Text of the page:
Before there was geometric dimensioning and tolerancing (or GD&T for short), manufacturers relied almost entirely upon linear dimensioning to achieve standardization of parts.
Linear dimensioning is simply the practice of measuring a given distance to the most exact possible degree of accuracy. It was during the Second World War that GD&T was first discovered and applied. A British inspector of submarine torpedo parts, a man named Stanley Parker, discovered that certain components which wouldn’t normally seem qualified for military specifications were actually fit to be used in torpedoes. Instead of throwing the parts away as would normally be done, Parker realized that if the components were mated together with other parts to a reasonable degree of tolerance, then they still met the requirements of military specifications, and were good to go. Naturally, this saved Parker time and effort in the fast-paced business of providing for the British Royal Navy.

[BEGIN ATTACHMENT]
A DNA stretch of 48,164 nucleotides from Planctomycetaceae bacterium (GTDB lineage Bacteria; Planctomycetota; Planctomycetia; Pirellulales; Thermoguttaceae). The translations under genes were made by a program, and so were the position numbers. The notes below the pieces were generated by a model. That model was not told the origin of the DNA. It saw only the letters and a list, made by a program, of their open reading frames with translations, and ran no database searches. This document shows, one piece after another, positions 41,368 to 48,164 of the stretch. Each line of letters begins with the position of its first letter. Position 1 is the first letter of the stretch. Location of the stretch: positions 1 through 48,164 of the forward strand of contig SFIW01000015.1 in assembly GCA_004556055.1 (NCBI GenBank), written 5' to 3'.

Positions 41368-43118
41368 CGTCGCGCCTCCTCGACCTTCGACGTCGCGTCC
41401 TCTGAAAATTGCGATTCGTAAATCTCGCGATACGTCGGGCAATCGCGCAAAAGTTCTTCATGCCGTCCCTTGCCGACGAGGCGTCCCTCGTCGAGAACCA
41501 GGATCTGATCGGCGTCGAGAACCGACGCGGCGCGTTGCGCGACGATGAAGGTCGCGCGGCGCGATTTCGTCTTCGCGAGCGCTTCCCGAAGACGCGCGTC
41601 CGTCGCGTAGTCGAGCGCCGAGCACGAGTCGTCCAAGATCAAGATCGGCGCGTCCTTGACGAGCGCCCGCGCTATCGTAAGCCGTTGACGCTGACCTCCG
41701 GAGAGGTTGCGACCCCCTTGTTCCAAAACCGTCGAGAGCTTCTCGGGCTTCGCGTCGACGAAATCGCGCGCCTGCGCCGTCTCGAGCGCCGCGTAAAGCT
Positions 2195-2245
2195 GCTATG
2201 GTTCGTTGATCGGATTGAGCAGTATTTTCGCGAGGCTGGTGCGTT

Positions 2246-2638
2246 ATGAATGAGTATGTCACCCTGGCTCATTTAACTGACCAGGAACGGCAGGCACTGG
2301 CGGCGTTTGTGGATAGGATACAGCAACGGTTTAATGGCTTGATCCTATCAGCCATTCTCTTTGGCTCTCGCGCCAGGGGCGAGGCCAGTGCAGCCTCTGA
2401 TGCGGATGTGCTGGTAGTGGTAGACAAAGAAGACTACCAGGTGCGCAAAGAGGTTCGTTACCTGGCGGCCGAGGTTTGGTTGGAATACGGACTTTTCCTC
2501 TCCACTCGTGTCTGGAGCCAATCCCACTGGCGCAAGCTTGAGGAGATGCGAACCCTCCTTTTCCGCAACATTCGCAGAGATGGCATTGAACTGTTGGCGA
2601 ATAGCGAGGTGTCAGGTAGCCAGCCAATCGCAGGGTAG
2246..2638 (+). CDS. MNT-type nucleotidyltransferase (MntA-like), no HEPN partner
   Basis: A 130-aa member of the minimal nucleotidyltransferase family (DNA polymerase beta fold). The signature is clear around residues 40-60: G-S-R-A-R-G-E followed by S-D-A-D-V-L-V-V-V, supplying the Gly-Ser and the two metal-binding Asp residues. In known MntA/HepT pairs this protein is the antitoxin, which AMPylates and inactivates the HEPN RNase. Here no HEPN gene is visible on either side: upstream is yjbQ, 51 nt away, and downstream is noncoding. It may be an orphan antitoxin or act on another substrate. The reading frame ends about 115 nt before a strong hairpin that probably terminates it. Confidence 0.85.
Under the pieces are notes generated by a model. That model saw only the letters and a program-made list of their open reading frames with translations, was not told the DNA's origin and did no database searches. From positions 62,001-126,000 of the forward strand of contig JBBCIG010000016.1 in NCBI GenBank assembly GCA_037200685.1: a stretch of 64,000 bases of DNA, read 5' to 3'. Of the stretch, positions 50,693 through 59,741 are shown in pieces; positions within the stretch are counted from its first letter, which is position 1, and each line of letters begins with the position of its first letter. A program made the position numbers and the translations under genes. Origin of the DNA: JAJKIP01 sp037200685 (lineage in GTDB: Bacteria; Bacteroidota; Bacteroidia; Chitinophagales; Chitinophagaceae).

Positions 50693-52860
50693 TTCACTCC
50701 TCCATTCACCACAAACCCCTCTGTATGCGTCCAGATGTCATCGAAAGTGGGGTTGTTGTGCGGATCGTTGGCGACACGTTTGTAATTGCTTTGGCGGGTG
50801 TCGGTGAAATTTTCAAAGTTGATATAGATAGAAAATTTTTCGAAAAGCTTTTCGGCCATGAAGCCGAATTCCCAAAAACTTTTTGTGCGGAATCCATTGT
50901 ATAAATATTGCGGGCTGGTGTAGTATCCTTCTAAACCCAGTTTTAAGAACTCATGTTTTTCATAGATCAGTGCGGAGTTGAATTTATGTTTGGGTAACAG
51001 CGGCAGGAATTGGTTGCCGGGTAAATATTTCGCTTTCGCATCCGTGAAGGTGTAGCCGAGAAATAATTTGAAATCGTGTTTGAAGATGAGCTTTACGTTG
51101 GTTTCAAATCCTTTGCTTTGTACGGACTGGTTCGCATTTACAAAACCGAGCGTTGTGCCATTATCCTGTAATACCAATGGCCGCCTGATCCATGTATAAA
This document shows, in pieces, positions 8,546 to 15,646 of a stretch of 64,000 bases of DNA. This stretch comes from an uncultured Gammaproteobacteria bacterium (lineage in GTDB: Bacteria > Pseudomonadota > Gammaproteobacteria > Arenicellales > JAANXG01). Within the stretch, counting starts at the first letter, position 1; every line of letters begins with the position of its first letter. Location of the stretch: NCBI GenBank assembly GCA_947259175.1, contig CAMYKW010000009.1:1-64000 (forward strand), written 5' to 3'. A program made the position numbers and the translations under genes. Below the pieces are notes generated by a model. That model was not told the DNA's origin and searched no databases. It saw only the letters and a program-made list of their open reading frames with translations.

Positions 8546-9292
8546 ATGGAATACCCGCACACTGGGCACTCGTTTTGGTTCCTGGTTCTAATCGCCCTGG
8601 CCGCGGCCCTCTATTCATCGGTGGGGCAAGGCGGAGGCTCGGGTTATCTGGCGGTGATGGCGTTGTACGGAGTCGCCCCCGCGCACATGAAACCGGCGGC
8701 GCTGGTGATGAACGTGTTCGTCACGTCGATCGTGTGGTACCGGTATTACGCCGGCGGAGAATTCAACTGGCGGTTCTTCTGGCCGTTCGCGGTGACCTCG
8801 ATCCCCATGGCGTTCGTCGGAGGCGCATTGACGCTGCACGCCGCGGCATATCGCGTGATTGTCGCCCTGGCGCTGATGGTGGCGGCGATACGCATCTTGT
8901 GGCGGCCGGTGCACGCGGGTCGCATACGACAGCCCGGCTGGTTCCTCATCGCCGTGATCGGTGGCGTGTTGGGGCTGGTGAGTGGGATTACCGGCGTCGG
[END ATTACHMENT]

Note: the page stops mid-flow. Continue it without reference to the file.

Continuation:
Today, GD&T is used for any number of commercial applications. Since design work on components is usually helped along – nowadays – by using CAD computer design programs, GD&T has become more essential than ever. With a CAD program, one can design a “perfect” base template for a component. With the knowledge of the GD&T process, one can predicate the range of tolerance that any given component can “fall” under. With production schedules more cramped than ever before, and the demand for failure-proof components higher than ever, GD&T – when used correctly – strikes a healthy balance between “perfect” and “serviceable.”
Of course, many companies in North America (and throughout the world) don’t really have a full command of the GD&T process. Fortunately, that isn’t the case here at Ardel Engineering. With our team of GD&T-trained machinists and quality inspectors, we make sure that production runs go smoothly and accurately – with little or no rejection rate. Please send us your latest design for us to give you a competitive quote on.